(v) Ch. Isa 5:26-30. The prediction of the Assyrian invasion forms, as has been already explained, the dénouement of this great drama of judgment. (For the exegesis, see on the passage above, pp. 40 42.) The refrain is of course dropped; Jehovah’s wrath is stayed, His hand is no longer stretched forth.
It is assumed in the foregoing analysis that the passage is in the main (down at least to the end of ch. 9) a retrospect of historical judgments; and this is the view naturally suggested by the tenses of the original, which are with few exceptions perfects, or the equivalents of perfects. A majority of commentators, however, taking the perfects as those of prophetic certainty, interpret the oracle as an ideal delineation of the stages of a judgment yet to come. And it is no doubt conceivable that the prophet might assume an ideal standpoint on the eve of the Assyrian invasion, regarding the preliminary chastisements as past, although they were in reality still future at the time of writing. But such a lavish and continuous use of the prophetic perfect would be unparalleled; and the change to the impf. at Isa 5:26 seems too significant to be explained on this hypothesis. It is, therefore, on the whole safer to assume that in Isa 9:8-21 the references are to past events, although it may not be possible in every case to specify the exact circumstances that are meant. A shorter oracle arranged on the principle here supposed is found in Amo 4:6-12.
The date of the prophecy is not easily determined. The most probable view is that it was composed just before the outbreak of the Syro-Ephraimitish war. A later date (though not perhaps impossible) is difficult to reconcile with the fact that the issues of that expedition, so disastrous to the Northern Kingdom, are not mentioned. The Assyrians, moreover, are described in terms so vaguely poetic as to suggest that they were as yet unknown to the Israelites at close quarters. Syria also is mentioned as the enemy of Israel, without any hint of an alliance between them; while it is thought by some that Isa 9:21 alludes to the incipient antagonism towards Judah which afterwards found vent in the invasion. None of these indications are very decisive, but there are none to neutralise them (see, however, on Isa 9:10-11 below); and the passage may at least be regarded provisionally as a product of the earliest period of Isaiah’s ministry.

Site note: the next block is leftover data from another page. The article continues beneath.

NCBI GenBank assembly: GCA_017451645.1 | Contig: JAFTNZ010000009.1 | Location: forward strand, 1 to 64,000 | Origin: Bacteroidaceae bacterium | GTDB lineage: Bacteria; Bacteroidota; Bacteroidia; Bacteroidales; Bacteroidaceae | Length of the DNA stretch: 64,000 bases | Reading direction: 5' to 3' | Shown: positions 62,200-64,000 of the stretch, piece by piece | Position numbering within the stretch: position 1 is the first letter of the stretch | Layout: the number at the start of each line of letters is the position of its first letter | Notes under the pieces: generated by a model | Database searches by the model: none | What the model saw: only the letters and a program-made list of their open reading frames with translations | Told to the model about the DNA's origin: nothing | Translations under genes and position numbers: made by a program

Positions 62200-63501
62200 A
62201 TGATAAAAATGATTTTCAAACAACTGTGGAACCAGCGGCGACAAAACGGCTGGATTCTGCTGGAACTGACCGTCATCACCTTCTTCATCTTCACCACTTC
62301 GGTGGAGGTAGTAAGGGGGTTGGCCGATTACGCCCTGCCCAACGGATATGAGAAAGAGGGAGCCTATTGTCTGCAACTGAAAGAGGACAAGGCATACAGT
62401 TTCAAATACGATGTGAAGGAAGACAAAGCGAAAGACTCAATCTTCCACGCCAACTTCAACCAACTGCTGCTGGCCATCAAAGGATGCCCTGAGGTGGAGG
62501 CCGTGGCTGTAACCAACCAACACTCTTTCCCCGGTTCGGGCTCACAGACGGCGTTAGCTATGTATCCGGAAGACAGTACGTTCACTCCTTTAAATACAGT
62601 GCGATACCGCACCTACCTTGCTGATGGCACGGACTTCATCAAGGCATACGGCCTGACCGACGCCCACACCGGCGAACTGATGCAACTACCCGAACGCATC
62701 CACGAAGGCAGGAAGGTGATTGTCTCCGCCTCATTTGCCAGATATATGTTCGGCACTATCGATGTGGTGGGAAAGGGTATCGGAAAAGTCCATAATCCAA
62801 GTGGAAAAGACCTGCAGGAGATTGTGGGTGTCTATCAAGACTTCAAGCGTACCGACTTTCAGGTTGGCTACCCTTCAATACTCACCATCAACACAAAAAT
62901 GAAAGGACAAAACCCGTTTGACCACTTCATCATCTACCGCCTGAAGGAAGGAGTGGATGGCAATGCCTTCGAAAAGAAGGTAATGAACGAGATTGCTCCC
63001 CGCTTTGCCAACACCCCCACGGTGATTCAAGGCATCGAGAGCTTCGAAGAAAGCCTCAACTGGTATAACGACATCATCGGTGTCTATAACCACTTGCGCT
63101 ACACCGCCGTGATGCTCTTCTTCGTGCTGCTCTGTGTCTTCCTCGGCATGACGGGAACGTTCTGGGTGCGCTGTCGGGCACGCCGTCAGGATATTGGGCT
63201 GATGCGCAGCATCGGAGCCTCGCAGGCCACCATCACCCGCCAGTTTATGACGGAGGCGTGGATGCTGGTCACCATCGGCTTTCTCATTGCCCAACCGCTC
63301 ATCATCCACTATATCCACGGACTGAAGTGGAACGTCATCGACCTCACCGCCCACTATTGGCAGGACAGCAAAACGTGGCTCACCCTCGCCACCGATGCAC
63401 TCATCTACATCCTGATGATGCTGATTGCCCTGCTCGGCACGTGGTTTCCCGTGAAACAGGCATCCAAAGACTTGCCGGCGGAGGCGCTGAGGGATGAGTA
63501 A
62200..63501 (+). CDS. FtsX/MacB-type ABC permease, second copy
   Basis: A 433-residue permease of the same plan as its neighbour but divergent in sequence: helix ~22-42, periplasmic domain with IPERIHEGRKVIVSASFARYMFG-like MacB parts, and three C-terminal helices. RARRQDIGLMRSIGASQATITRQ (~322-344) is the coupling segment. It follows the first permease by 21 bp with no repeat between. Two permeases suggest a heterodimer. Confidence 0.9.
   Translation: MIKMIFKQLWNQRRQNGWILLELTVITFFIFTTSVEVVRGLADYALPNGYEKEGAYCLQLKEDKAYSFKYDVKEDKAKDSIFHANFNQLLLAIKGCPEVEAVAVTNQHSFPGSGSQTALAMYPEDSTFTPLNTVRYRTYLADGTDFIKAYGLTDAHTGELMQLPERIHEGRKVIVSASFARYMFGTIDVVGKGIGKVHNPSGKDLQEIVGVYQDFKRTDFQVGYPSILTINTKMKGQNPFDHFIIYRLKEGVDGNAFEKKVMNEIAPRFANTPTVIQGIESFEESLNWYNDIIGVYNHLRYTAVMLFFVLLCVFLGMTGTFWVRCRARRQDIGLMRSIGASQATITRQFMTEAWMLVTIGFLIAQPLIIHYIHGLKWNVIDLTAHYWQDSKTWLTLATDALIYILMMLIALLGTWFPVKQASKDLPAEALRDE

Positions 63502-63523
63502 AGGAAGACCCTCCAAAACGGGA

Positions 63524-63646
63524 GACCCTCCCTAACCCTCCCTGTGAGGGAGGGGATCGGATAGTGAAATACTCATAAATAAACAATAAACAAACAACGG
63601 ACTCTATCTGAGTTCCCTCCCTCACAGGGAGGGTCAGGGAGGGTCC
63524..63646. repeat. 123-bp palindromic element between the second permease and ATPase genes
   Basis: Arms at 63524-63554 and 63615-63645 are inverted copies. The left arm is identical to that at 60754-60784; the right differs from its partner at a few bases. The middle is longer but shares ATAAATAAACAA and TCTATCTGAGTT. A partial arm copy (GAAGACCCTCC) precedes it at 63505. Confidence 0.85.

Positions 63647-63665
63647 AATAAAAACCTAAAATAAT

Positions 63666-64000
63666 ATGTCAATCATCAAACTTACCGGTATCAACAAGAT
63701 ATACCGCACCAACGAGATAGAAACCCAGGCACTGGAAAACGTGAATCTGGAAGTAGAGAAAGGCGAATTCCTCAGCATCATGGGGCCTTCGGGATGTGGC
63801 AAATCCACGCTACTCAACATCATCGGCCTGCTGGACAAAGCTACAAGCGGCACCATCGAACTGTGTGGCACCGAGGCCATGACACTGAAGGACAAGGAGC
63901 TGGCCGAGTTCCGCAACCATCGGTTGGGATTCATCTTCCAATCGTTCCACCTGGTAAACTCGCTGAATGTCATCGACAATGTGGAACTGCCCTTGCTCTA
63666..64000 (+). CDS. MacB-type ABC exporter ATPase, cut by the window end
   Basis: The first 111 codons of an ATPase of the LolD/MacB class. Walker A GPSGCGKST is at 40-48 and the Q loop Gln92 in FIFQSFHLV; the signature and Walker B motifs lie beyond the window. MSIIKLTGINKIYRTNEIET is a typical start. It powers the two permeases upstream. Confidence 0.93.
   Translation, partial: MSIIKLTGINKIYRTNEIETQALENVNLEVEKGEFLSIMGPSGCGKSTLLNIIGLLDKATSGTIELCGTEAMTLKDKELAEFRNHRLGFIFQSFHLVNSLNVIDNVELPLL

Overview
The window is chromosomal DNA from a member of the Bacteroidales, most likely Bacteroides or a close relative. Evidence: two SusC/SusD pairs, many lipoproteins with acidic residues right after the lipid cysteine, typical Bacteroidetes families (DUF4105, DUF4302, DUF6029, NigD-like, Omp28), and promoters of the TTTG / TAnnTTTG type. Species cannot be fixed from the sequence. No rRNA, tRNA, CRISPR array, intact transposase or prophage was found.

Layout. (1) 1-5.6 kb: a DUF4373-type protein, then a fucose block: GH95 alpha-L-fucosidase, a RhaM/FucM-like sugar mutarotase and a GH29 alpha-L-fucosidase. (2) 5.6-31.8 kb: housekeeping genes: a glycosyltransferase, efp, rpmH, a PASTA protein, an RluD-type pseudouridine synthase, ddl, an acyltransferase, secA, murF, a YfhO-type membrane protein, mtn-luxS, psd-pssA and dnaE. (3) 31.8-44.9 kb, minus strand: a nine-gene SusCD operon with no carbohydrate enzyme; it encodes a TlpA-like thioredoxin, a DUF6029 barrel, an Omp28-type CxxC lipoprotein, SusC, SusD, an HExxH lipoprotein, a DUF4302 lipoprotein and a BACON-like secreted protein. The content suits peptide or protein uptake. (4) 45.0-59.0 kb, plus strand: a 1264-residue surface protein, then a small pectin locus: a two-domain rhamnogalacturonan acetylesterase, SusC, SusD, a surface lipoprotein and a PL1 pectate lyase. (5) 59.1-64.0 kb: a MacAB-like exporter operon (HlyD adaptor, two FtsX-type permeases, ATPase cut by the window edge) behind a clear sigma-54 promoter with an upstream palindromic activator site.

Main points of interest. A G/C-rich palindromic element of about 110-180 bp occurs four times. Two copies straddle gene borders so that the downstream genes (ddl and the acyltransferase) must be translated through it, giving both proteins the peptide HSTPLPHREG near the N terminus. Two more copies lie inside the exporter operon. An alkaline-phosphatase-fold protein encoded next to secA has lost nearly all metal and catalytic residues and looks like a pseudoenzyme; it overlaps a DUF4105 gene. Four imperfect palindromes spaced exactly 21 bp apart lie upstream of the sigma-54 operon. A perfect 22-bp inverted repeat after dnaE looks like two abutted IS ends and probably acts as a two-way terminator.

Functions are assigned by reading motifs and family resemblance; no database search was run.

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The Cambridge Bible for Schools and Colleges
The Cambridge Bible for Schools and Colleges is a biblical commentary set published in parts by Cambridge University Press from 1882 onwards. Anglican bishop John Perowne was the general editor. The first section published was written by theologian Thomas Kelly Cheyne and covered the Book of Micah.
Perowne exercised limited editorial control over the writers of individual commentaries: his aim was "to leave each contributor to the unfettered exercise of his own judgment".